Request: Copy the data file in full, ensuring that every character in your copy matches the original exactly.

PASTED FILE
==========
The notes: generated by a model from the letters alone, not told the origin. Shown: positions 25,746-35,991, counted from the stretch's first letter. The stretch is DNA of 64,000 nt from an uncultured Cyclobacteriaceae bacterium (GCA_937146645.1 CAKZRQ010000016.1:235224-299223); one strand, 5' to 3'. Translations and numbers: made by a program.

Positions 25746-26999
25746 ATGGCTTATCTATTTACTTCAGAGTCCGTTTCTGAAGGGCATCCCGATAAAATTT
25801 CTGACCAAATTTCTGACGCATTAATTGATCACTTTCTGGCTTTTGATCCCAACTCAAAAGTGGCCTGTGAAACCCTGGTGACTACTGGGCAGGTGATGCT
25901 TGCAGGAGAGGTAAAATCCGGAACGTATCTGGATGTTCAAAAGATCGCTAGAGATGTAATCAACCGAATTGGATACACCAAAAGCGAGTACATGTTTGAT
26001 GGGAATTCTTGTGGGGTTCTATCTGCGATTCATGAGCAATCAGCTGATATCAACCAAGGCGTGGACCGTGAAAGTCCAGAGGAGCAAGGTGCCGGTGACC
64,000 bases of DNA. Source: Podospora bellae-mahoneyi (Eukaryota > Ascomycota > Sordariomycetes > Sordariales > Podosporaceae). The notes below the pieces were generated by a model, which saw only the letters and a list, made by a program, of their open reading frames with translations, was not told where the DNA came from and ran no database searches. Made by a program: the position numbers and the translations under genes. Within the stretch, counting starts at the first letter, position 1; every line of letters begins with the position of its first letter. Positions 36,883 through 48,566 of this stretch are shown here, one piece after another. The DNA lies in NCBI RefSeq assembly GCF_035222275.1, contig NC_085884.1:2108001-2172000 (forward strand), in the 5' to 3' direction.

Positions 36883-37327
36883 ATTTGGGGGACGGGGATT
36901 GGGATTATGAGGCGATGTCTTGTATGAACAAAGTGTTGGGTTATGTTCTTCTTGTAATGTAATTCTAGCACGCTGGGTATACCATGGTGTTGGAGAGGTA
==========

The notes: generated by a model from the letters alone, not told the origin. Shown: positions 25,746-35,991, counted from the stretch's first letter. The stretch is DNA of 64,000 nt from an uncultured Cyclobacteriaceae bacterium (GCA_937146645.1 CAKZRQ010000016.1:235224-299223); one strand, 5' to 3'. Translations and numbers: made by a program.

Positions 25746-26999
25746 ATGGCTTATCTATTTACTTCAGAGTCCGTTTCTGAAGGGCATCCCGATAAAATTT
25801 CTGACCAAATTTCTGACGCATTAATTGATCACTTTCTGGCTTTTGATCCCAACTCAAAAGTGGCCTGTGAAACCCTGGTGACTACTGGGCAGGTGATGCT
25901 TGCAGGAGAGGTAAAATCCGGAACGTATCTGGATGTTCAAAAGATCGCTAGAGATGTAATCAACCGAATTGGATACACCAAAAGCGAGTACATGTTTGAT
26001 GGGAATTCTTGTGGGGTTCTATCTGCGATTCATGAGCAATCAGCTGATATCAACCAAGGCGTGGACCGTGAAAGTCCAGAGGAGCAAGGTGCCGGTGACC
64,000 bases of DNA. Source: Podospora bellae-mahoneyi (Eukaryota > Ascomycota > Sordariomycetes > Sordariales > Podosporaceae). The notes below the pieces were generated by a model, which saw only the letters and a list, made by a program, of their open reading frames with translations, was not told where the DNA came from and ran no database searches. Made by a program: the position numbers and the translations under genes. Within the stretch, counting starts at the first letter, position 1; every line of letters begins with the position of its first letter. Positions 36,883 through 48,566 of this stretch are shown here, one piece after another. The DNA lies in NCBI RefSeq assembly GCF_035222275.1, contig NC_085884.1:2108001-2172000 (forward strand), in the 5' to 3' direction.

Positions 36883-37327
36883 ATTTGGGGGACGGGGATT
36901 GGGATTATGAGGCGATGTCTTGTATGAACAAAGTGTTGGGTTATGTTCTTCTTGTAATGTAATTCTAGCACGCTGGGTATACCATGGTGTTGGAGAGGTA